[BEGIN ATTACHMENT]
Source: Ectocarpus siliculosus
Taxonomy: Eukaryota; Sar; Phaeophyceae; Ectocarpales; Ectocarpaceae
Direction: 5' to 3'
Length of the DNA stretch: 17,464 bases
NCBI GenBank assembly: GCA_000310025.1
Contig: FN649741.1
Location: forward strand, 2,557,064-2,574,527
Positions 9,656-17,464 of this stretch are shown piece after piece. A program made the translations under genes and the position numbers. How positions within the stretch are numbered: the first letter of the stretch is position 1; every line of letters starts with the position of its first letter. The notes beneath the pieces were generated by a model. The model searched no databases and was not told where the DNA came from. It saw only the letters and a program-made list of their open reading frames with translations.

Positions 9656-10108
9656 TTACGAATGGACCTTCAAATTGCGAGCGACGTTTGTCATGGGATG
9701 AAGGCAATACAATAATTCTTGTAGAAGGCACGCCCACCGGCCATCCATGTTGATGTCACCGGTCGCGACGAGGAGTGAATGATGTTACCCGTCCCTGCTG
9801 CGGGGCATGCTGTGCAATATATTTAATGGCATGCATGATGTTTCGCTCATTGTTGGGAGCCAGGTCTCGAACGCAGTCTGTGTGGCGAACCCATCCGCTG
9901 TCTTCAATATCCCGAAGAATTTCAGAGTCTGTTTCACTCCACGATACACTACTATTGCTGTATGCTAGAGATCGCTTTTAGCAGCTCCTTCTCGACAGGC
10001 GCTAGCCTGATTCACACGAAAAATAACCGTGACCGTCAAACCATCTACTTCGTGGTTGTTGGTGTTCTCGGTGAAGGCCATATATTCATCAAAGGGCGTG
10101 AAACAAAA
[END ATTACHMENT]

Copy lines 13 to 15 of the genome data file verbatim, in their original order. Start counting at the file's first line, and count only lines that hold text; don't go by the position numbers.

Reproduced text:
9901 TCTTCAATATCCCGAAGAATTTCAGAGTCTGTTTCACTCCACGATACACTACTATTGCTGTATGCTAGAGATCGCTTTTAGCAGCTCCTTCTCGACAGGC
10001 GCTAGCCTGATTCACACGAAAAATAACCGTGACCGTCAAACCATCTACTTCGTGGTTGTTGGTGTTCTCGGTGAAGGCCATATATTCATCAAAGGGCGTG
10101 AAACAAAA